New tent site opened for Syrian refugees as numbers exceed 8,400



Five tent cities have been set up for the Syrian refugees; two in Yaylada??, two in Alt?nözü and one near the border in Reyhanl?.
Turkish authorities have opened a new camp site in the Yaylada?? district of Hatay near the border with Syria, as the number of Syrians fleeing a government crackdown on anti-government protesters has now exceeded 8,400.
In the first information session by the Turkish Foreign Ministry on Wednesday in Yaylada??, where two of the camp sites are located, officials said the number of camp sites has been increased to five, and added that daily regular press briefings on the refugee situation will now be given. Foreign Ministry official Ertu?rul Afakan said there are currently five tent cities set up by the Turkish Red Crescent Society, two in Yaylada??, two in Alt?nözü and one in Reyhanl?.
The tent city in Reyhanl? is currently a pilgrimage facility where people travelling to Saudi Arabia were accommodated during their pilgrimage journeys, but will soon become a refugee camp for Syrians.

The latest official number of Syrian refugees staying at those sites is 8,421 of whom 1,921 are men, 2,132 are women, 2,181 are boys and 2,187 are girls.

There are 73 people receiving treatment in hospital, of whom 60 have minor or major injuries and are being accompanied by 13 of their own people. Medical services are also being provided onsite at the camps by medical teams.

The refugees are receiving three meals per day and the nutrition values of the meals are being monitored by a dietician. Milk, diapers and all sort needs for young children are also being provided. The camps have shower facilities and washing machines provided. Psychological and social support is also being provided by specialists. Sewing classes are on offer for women and art and Arabic classes are being provided for children. The camps also have designated places for worship.

For security, close circuit camera systems are operating at all the sites and gendarmerie and police are present around the clock.

Refugees have divided their camp sites into districts and established an administrative system in order to better communicate with Turkish officials. They are also alert for any Syrian government agents who might be among them.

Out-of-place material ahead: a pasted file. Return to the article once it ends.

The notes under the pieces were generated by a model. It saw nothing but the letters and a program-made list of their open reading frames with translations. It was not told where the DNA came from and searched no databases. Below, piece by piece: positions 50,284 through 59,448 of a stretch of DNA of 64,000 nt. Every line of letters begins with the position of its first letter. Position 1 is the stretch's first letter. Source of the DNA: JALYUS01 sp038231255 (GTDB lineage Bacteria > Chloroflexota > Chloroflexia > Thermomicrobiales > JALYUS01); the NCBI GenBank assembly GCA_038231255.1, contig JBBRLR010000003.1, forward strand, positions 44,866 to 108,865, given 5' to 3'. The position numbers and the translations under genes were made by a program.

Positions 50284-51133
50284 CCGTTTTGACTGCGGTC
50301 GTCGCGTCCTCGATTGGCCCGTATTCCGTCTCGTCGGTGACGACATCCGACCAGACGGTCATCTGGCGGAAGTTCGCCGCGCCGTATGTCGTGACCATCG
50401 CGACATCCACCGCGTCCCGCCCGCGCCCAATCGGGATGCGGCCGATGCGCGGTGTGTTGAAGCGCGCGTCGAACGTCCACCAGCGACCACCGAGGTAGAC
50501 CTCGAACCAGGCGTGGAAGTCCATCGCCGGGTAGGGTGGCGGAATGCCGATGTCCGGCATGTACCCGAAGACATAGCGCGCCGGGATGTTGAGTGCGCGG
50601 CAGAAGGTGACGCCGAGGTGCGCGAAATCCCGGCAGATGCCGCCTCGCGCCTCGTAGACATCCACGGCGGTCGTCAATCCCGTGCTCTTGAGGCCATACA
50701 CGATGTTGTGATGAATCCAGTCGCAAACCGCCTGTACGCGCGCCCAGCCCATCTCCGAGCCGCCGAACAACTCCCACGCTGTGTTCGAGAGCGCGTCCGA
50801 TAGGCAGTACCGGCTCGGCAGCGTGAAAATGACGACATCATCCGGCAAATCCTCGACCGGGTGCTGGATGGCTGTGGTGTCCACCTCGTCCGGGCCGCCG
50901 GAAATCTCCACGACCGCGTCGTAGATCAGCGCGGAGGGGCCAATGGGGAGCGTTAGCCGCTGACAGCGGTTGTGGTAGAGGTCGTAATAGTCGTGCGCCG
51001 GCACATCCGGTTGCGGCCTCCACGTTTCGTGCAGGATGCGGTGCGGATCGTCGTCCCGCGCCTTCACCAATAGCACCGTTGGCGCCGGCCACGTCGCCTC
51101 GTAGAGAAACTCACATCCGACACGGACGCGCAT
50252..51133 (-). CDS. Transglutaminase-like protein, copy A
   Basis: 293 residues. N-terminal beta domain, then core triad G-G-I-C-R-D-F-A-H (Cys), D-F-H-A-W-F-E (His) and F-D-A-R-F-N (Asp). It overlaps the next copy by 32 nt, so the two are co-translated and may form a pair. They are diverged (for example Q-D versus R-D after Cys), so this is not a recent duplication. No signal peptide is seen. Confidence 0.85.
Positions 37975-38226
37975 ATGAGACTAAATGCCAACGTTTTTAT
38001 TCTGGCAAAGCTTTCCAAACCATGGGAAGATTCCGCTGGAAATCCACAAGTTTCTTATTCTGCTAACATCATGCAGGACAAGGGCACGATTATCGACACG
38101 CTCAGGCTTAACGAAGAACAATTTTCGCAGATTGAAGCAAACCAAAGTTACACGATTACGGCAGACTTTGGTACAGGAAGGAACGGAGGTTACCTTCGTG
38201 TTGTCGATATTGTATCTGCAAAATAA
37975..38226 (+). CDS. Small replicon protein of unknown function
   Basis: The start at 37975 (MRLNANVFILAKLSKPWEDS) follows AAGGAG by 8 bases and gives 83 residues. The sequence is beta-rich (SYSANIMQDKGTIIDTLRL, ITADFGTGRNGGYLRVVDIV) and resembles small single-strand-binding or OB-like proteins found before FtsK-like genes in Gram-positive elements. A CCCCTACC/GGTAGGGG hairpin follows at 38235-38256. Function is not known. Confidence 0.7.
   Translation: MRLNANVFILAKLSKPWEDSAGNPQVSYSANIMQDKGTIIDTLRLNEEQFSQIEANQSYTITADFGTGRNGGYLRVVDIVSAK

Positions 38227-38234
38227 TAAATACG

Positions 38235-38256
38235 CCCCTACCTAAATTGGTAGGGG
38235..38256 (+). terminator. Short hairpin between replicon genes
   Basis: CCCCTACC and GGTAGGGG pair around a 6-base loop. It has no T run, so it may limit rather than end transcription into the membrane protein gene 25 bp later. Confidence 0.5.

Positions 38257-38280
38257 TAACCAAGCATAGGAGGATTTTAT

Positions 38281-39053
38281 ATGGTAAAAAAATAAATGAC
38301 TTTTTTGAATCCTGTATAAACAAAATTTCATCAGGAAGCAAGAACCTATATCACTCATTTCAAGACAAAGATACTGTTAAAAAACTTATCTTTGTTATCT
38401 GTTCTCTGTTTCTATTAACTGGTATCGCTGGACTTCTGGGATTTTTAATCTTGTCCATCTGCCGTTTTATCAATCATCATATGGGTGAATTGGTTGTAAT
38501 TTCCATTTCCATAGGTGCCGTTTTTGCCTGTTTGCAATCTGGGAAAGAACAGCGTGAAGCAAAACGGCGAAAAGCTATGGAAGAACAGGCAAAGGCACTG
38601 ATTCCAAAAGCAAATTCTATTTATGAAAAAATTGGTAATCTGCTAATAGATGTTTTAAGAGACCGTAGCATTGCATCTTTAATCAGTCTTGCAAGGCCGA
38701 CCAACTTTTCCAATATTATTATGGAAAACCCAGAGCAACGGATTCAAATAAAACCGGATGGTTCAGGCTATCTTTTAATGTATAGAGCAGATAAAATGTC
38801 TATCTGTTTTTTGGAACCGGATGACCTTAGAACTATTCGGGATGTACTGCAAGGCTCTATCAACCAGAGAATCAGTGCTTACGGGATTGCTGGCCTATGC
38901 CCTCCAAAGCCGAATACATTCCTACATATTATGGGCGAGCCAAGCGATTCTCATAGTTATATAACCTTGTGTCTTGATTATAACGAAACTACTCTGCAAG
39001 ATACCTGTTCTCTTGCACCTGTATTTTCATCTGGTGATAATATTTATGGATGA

“I can’t say anything against the Syrian regime, not even among my best friends,” said Muhammed, a Syrian refugee at Yaylada??. He is not the only one who is concerned about government agents. Most refugees at the camp refrain from disclosing their names to reporters when it comes to speaking about the Syrian government.

Refugees have been calling their relatives in Syria to get the latest information about what’s happening but they are not satisfied as they think their relatives might be painting a better picture regarding what is actually happening in Syria.

On Wednesday, a group of about 60 children held a demonstration at the Yaylada?? camp site chanting, “We want the regime change,” and “Long live Erdo?an,” in reference to Turkish Prime Minister Recep Tayyip Erdo?an.

One camp resident said that they want to return to Syria but it is now impossible for them as long as the Syrian President Bashar al-Assad is there. Syria’s government is calling for the return of thousands of refugees who fled to Turkey to escape violence in a northern town. But Syrian refugees say that they don’t believe that they will be safe in Syria any longer.

Huda, another refugee, said that they used to hold a silent protest each Friday in Syria, and their last demonstration was called “Freedom Friday.” Even though they were peaceful, some of their friends were killed by police. Soldiers came to Huda’s home to arrest her husband but her husband had already gone into hiding. She said that the soldiers threatened to kill her children. Shortly after this she decided to escape to Turkey.

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